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How to Get Your Child to Do Chores + Free Kids Chore Chart

Are you teaching your kids to do chores at home?

I am just doing what my mom used to do. At a young age, my mom already taught me and my siblings how to do chores at home and I'm very thankful for that. It taught me how to be responsible and know how to care for myself and for my own family. 

Now that I am also a parent, I'm doing the same for my children. I want them to learn how to do things around the house and take care of themselves. 

Tips For Getting Kids to do Chores

Not all kids are the same. It would probably be challenging to get some kids to do their chores in the first place. But remember to keep trying and encouraging your child - patiently teaching your child to understand that chores are part of their personal responsibility.

Here are five tips you should remember:

1. Be Consistent

Consistency is very important when asking your kids to do their chores. If they take too long to do a chore or they don't want to do it, don't do it for them. If your pre-teen daughter doesn't want to put her folded laundry away, don't be tempted to do it. Just leave it there, even if it takes hours or days until she puts it away. 

It's good to have rules regarding the consequences when your children don't do their chores. When they fail to do their chores, impose the rules. Your kids will soon learn that you mean business and they need to do their responsibilities.

2. Let Kids Help at a Young Age

Do you have when they're already tweens or teenagers? Some parents wait too long to have their kids do chores because they aren’t aware of what kids can do at certain ages. Even kids at ages 2 or 3 years can do certain chores at home. When they start helping at a young age, it will be easier to tell them to do chores as they get older.

My youngest daughter at age 1 1/2 years old was already helping bring in the laundry.

3. Don’t Be a Perfectionist

Your child might not do the chores perfectly the first, second, or third time. But that is ok. It is the effort that is most important.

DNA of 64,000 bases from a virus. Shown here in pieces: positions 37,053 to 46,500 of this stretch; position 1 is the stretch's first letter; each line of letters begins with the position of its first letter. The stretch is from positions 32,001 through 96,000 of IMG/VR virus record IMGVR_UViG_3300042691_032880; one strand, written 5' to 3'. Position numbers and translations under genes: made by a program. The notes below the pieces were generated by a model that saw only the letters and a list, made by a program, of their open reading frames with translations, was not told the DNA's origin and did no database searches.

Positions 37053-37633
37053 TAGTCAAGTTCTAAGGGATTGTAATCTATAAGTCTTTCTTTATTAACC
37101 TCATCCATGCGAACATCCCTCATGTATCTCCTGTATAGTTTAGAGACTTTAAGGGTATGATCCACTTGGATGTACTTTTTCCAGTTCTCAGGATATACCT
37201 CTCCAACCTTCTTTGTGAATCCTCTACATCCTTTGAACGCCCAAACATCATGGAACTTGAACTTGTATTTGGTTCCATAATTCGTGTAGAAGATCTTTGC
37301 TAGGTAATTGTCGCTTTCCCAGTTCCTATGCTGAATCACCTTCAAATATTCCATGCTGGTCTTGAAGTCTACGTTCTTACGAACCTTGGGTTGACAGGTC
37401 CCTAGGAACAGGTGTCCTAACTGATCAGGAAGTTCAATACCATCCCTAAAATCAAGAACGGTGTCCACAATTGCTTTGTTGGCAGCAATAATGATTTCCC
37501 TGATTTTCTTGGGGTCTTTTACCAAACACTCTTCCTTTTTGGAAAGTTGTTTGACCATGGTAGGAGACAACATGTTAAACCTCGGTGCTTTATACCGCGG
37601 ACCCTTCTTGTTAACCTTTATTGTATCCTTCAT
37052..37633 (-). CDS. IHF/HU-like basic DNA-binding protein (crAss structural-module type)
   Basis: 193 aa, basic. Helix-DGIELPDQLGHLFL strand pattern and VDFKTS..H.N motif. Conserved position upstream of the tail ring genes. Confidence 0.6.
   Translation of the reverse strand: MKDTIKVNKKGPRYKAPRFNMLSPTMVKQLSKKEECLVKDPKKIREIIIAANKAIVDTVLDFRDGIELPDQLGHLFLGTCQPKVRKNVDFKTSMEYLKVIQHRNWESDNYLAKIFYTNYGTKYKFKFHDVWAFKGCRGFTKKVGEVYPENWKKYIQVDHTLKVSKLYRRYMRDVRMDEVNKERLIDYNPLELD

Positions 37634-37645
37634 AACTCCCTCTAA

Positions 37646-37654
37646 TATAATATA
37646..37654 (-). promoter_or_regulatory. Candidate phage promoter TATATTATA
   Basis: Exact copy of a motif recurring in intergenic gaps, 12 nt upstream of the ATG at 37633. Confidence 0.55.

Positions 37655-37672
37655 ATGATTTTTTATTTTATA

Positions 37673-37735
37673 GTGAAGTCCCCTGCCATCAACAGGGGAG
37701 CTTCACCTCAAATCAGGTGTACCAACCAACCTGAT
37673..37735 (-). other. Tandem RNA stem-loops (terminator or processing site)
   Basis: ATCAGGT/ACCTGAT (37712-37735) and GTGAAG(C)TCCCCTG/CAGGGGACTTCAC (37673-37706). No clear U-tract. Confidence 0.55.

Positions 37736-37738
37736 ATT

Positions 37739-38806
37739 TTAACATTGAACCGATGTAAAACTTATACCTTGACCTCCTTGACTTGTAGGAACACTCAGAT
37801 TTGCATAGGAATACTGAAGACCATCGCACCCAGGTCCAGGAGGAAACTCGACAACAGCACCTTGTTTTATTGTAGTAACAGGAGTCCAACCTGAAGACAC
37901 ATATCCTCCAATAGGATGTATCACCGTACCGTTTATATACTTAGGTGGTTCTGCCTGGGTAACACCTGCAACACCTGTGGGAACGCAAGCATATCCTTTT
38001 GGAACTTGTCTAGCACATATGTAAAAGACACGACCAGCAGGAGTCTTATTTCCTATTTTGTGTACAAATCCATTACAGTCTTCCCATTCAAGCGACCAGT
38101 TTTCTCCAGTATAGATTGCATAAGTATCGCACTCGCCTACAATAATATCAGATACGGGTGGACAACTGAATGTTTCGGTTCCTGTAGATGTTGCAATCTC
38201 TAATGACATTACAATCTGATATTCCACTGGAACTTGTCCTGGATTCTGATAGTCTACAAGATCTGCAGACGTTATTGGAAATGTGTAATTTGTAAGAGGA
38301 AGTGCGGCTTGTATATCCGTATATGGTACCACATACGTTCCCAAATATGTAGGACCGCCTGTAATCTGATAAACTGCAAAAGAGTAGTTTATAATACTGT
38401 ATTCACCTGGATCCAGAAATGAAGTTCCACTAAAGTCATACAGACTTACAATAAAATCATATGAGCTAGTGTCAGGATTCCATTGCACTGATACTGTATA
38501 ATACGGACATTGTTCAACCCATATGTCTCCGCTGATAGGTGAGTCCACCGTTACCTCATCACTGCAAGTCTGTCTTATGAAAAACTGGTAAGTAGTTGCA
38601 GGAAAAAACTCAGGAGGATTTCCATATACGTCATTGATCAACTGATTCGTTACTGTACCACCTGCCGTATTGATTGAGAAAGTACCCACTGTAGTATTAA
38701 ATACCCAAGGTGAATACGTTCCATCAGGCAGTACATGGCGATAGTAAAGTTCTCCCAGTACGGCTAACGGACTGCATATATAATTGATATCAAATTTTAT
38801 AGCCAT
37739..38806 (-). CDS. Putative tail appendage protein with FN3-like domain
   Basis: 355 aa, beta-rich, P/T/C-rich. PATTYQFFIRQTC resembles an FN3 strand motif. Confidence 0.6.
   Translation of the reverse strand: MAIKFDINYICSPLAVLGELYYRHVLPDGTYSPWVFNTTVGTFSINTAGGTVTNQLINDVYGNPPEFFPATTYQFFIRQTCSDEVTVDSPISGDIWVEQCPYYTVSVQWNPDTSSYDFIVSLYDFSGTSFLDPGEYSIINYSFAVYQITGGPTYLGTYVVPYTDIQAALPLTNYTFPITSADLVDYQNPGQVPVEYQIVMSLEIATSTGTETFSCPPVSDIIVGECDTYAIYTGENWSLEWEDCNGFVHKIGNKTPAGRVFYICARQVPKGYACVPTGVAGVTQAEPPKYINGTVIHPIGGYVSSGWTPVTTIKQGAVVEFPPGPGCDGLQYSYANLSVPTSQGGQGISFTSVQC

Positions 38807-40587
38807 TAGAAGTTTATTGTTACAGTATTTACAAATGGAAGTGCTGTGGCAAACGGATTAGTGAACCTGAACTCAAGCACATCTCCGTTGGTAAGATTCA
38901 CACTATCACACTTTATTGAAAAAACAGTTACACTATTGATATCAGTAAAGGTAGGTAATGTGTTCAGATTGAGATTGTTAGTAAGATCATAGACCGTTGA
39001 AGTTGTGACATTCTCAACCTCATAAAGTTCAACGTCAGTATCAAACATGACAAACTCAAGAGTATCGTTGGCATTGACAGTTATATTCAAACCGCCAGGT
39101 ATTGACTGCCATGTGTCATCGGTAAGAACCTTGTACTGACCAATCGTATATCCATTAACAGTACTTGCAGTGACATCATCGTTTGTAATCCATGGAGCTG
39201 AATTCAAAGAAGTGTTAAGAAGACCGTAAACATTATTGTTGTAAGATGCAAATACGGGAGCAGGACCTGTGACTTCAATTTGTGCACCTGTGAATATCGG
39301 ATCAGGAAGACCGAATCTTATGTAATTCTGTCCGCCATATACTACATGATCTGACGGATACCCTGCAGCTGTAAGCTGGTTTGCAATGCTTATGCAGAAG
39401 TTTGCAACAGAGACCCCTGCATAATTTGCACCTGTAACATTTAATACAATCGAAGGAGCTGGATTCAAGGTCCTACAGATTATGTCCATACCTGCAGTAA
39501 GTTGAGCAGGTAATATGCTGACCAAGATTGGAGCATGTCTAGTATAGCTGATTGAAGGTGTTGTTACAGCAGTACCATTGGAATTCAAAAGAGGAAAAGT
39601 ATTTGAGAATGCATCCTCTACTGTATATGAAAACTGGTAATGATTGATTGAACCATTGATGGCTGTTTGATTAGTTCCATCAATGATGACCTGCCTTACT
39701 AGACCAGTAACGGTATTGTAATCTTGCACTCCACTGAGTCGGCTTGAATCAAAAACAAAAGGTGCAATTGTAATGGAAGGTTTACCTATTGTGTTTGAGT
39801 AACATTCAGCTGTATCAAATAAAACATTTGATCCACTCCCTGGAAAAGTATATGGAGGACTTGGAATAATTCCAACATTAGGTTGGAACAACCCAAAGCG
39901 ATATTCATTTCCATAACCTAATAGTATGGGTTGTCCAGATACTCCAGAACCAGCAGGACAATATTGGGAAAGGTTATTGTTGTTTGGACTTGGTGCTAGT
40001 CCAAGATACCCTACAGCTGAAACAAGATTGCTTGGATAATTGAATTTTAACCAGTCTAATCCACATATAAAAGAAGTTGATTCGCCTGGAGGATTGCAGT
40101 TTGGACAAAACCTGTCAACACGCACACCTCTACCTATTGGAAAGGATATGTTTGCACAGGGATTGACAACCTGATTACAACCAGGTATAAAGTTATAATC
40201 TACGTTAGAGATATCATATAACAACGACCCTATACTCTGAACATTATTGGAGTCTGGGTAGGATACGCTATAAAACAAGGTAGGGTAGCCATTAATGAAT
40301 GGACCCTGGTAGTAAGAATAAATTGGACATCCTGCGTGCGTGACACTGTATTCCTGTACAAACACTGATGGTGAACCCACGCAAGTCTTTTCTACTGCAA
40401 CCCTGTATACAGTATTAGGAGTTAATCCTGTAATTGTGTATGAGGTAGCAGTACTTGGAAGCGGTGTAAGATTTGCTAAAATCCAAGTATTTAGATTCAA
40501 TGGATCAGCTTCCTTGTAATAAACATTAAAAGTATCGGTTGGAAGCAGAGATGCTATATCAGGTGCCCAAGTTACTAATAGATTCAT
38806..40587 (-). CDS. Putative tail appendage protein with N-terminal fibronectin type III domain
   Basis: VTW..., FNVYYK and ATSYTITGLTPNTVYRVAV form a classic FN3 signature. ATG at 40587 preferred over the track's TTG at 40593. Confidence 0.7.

You can monitor your kids when they do some of these tasks so that you know if something needs to be re-done, such as when washing dishes or not cleaning something all the way.

Don't worry if some things don't' get done perfectly. If you judge them for the way they folded the laundry or the way they fixed their bed, they might not be as motivated to do their chores.

4. Praise Your Child

Let your child know that he or she is doing a good job. By recognizing their efforts, it will all the more boost their eagerness to help with chores.

Every time they do a chore on their own without being asks, do it correctly, or keep up with the chore chart you have created, praise them and let them know they did a good job.

5. Consider Giving a Reward or an Allowance

You may or may not do this. I don't. But some parents find this to work great. 

Some parents feel that this is teaching kids they will get a reward every time they do something that should be doing; while others believe it teaches them a good work ethic for the future. 

This is your choice. What I am doing is to offer my kids a reward if they do extra chores. 

What Chores Can Your Kids Do?

A child as young as 2 or 3 years old can already begin to do some smaller chores. So, this is a good age to get started. Of course, they won’t be able to do everything themselves. 

Then, as he or she grows older, more tasks can be assigned with less and less supervision until he or she can fully manage to do things without assistance. The goal is by the time that your child is a teenager, he or she is prepared for adult life.

See the infographics below to know what chores are likely appropriate for the age of your child. Of course, not all kids are the same. Some can probably do one thing while another can't. You know your own child's capability.

In training my children to do chores at home, I found it helpful to use chore charts. I have five children and a chore chart helps me to schedule what chore is assigned to each child every day. I created the chore charts below for you. Please feel free to download, use, and share them with your kids so they know what chores they need to do each day.

By the way, I don't let my children do all the household duties. But I make sure that they help out so they can learn how to do things on their own. Hopefully, by the time my children move out of our house, they already know everything they need to take care of themselves or their own family.


Mom Knows Best said…
Chores are so important for kids. It teaches them so many things and it shows them that families help each other.
AiringMyLaundry said…
My kids need to be doing more chores! I tend to just do it all, but I need them to do more. I'll keep your tips in mind.
Julia Hess said…
My boys love helping out with chores. Although they are 3 and 1, I hope that it continues when they get older. I think chores help establish a sense of responsibility.
Jhangi said…
Glad you shared this blog post with us..this is definitely the most helpful and useful one no doubt in this..teaching children is not so easy but it is not so quite difficult too..well great work though....
Aditi said…
This is really a great post and I think all parents should make their children do some household chores. Love the way you have explained it age wise. My boy is a teenager and I am prepping him to be a lot more independent.

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